tagged: threedevsandamaybe ep110 podcast composer jonathanklein

Link: http://threedevsandamaybe.com/getting-started-using-composer-with-jonathan-klein/

Master Zend Framework:
The Composer Command-Line Essentials
Nov 29, 2016 @ 10:15:52

The Master Zend Framework site has posted a tutorial that seeks to help you get the most out of Composer on the command line with some essential tips beyond just he basics.

I know that a series on Composer might seem odd. But, as Composer’s been a part of PHP for so long now, I feel that it’s something which most of us take for granted. It’s revolutionised the PHP landscape, making it easier than ever before to build great software in PHP. But do we really know how to get the most out of it. For that reason, I’ve created this series, so that you level up your skills and really get the most from it.

In part one of this series, I’m going to take you through Composer’s command-line. I’ve cherry-picked a key subset of the command-line options, and focused in on key switches, so that you can do more than you already can.

He skips over the basic "require", "install" and "update" handling covered in many other tutorials and instead covers:

  • project creation
  • the "show" command to list installed packages
  • "remove" to drop a package from the current dependencies
  • using "depends" to see package dependencies
  • finding outdates packages with (appropriately) the "outdated" command
  • seeing suggested packages with "suggest"

For each item on the list there's an example of the command, what kind of options is allows and, for some, the output generated as a result.

tagged: composer command line advanced commands tutorial

Link: http://www.masterzendframework.com/series/tooling/composer/command-line-essentials/

Jordi Boggiano:
PHP Versions Stats - 2016.2 Edition
Nov 18, 2016 @ 11:17:40

In his latest post Jordi Boggiano (of the Composer project) has released his PHP usage statistics for the second half of 2016 based on the information gathered during Composer installations.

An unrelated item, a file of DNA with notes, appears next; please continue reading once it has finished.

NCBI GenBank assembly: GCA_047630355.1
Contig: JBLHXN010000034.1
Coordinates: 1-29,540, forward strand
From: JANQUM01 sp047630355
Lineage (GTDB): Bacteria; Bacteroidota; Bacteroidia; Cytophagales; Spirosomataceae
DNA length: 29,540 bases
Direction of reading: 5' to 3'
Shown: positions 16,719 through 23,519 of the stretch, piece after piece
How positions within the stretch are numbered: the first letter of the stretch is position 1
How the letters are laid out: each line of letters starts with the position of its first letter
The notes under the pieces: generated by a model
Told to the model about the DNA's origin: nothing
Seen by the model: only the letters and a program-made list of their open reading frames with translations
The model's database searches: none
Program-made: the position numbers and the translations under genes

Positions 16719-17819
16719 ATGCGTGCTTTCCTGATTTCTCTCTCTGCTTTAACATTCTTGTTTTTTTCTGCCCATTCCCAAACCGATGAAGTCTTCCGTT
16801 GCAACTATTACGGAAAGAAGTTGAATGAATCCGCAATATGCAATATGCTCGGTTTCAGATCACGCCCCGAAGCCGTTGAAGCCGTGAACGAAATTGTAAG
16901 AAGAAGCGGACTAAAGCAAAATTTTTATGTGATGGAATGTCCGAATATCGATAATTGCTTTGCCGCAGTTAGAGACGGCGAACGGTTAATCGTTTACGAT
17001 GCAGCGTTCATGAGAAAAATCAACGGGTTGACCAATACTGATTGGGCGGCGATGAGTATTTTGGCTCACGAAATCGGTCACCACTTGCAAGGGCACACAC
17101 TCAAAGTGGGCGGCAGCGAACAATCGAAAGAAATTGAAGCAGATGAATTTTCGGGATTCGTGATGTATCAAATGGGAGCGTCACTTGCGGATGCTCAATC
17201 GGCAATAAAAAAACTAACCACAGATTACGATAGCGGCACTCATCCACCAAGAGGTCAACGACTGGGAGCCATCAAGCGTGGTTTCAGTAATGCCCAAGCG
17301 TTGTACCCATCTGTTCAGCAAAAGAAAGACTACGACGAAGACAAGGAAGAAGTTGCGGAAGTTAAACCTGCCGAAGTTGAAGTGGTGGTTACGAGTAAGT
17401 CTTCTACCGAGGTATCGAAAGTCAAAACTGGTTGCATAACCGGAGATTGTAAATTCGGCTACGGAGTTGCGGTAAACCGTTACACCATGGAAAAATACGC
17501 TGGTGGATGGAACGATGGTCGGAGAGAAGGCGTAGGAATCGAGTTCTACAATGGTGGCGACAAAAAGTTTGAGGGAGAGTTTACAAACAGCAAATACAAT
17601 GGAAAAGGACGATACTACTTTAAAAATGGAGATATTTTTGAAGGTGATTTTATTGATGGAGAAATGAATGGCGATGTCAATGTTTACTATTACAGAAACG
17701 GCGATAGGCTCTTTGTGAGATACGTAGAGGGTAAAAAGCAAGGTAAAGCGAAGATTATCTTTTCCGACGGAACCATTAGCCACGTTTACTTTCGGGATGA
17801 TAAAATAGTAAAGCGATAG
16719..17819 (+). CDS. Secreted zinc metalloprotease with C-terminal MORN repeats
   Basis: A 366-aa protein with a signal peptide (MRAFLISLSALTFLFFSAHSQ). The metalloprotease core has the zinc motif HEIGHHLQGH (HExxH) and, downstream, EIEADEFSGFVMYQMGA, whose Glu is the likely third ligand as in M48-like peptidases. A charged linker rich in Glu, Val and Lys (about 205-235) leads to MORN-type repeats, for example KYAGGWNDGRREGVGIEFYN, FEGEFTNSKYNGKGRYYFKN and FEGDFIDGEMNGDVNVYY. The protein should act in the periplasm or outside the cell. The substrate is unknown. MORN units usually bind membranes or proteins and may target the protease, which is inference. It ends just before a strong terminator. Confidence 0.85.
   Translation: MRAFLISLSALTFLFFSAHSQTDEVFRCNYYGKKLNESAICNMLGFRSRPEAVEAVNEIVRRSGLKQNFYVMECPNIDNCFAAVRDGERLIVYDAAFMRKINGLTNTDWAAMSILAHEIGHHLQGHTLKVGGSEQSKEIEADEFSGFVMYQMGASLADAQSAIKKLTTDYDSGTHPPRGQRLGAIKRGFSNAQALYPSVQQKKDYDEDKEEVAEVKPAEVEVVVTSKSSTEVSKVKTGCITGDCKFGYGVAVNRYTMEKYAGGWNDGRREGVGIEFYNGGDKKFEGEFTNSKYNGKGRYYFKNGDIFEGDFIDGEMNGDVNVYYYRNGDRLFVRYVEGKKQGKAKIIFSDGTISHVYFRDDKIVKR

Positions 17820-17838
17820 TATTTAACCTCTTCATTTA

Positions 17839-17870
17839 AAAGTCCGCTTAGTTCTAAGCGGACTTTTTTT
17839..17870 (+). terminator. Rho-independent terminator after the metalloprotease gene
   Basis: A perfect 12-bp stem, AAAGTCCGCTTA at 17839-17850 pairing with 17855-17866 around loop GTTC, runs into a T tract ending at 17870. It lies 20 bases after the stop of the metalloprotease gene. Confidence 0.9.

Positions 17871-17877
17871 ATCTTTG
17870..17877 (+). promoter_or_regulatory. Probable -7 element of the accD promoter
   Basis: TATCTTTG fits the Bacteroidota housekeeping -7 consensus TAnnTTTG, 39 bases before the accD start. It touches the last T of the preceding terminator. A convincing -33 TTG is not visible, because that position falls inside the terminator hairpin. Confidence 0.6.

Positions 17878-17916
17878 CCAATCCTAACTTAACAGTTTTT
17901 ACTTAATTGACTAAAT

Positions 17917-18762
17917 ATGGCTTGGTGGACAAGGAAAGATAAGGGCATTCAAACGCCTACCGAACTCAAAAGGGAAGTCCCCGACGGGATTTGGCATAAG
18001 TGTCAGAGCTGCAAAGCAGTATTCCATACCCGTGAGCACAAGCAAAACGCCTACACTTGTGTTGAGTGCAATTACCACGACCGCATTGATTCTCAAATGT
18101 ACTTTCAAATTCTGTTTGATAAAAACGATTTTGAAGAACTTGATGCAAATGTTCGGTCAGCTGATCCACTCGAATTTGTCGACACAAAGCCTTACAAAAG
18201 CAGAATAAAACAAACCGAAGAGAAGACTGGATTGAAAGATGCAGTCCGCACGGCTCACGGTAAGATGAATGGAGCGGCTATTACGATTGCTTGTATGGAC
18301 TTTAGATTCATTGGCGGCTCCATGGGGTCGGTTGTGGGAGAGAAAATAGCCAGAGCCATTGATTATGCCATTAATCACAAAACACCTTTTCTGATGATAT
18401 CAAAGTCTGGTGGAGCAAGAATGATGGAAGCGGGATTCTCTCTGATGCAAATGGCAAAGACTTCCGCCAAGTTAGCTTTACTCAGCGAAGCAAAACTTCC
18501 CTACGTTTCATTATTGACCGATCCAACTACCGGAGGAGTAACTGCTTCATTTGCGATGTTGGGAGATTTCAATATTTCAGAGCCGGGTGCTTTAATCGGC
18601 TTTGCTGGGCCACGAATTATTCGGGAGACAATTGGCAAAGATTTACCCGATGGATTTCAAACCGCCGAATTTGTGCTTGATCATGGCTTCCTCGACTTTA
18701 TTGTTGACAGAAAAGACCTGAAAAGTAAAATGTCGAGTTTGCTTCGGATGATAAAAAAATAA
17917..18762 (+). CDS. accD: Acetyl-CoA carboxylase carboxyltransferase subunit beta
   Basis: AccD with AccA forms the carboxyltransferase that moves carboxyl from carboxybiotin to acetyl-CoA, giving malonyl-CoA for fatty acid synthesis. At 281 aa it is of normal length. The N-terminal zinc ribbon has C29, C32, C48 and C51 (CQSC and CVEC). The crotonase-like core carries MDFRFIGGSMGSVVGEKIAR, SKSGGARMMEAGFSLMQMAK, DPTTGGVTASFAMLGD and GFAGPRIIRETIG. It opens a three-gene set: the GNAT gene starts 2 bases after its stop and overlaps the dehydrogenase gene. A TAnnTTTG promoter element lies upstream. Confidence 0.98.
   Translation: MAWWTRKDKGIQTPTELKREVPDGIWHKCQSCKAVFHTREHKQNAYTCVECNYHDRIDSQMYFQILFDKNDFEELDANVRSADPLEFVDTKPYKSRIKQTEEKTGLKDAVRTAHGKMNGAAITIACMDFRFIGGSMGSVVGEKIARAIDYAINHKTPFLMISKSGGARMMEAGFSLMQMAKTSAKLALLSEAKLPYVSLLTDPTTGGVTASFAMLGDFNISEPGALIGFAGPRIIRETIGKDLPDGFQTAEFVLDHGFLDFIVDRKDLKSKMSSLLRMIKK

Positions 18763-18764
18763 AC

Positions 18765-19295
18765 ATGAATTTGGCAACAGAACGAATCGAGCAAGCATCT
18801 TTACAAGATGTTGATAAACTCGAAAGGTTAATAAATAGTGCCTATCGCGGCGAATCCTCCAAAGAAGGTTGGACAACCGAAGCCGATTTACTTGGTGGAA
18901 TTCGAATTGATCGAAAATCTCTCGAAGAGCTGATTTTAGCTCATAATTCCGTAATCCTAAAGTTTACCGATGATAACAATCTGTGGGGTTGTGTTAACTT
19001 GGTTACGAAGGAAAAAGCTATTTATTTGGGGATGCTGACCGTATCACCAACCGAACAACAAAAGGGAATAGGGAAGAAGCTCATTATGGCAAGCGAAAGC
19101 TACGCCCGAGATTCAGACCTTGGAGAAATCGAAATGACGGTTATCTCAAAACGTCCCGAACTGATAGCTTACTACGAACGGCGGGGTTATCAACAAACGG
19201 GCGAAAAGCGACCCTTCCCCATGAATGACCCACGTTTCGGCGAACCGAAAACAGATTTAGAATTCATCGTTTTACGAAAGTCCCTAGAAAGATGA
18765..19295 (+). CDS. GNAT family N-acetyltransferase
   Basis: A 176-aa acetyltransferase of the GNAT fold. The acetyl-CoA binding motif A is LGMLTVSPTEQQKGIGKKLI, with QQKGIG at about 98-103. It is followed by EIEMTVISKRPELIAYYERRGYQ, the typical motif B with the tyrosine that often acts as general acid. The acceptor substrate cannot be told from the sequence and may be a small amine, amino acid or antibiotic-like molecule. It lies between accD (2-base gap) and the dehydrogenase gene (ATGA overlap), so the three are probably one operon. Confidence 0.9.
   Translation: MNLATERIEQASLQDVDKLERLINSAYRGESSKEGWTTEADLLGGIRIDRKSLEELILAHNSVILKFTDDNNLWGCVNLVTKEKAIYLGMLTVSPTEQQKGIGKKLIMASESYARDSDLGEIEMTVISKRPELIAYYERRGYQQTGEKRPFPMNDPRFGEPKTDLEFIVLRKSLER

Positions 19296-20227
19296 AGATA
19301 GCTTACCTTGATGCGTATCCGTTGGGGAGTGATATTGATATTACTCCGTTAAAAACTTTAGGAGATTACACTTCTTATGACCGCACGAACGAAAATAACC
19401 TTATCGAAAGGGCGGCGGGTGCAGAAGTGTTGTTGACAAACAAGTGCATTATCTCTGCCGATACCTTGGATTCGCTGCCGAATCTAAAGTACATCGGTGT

It's stats o'clock! See 2014, 2015 and 2016.1 for previous similar posts.

A quick note on methodology, because all these stats are imperfect as they just sample some subset of the PHP user base. I look in the packagist.org logs of the last 28 days for Composer installs done by someone. Composer sends the PHP version it is running with in its User-Agent header, so I can use that to see which PHP versions people are using Composer with.

He compares them to the statistics from May 2016 showing some interesting but not unexpected changes, mostly in the growth of PHP 7+ versions. He shares a few of his own observations of the results and encourages library authors to start focusing on PHP 7 functionality rather than 5.5/5.6 compatibility. He also shares a secondary data set - the PHP versions that libraries require that, surprisingly, is moving a lot slower than the actual PHP version adoption.

tagged: version language statistics 2016 requirement composer install results

Link: https://seld.be/notes/php-versions-stats-2016-2-edition

Sculpin Blog:
Deprecating Phar Distribution and Embedded Composer
Sep 02, 2016 @ 12:18:29

On the Sculpin blog Beau Simensen has posted an update about a change in how the project will be released in the future, most notably deprecating the phar release and switching to an embedded Composer installation.

If you are currently using a globally installed phar distribution for Sculpin you should migrate to a per-project Composer installed version of Sculpin as soon as you can. [...] Any plans for Sculpin 3 would have required reworking the phar build and distribution process

In typical programmer fashion, I let myself get bogged down in the details of eventually needing to deploy Sculpin 3 phar builds rather than working on Sculpin 3. What little time I had to spend on Sculpin last year was sunk on solving this problem. [...] The last officially available Sculpin phar is not compatible with PHP 7.

He talks about his earlier goals to make v3 of Sculpin PHP 7-only but, in the process of the work to get to that point, several roadblocks came up preventing it. He talks about self-updating phars and finally realizing that, for the good of the project, a move to the embedded Composer setup is the best method for keeping dependencies in sync. He ends the post with the steps you'll need to take to migrate from the phar release to the managed version and an example commit of how the Sculpin site itself was migrated.

tagged: sculpin static generator project phar embedded composer update

Link: https://blog.sculpin.io/2016/08/31/deprecating-phar-distribution-and-embedded-composer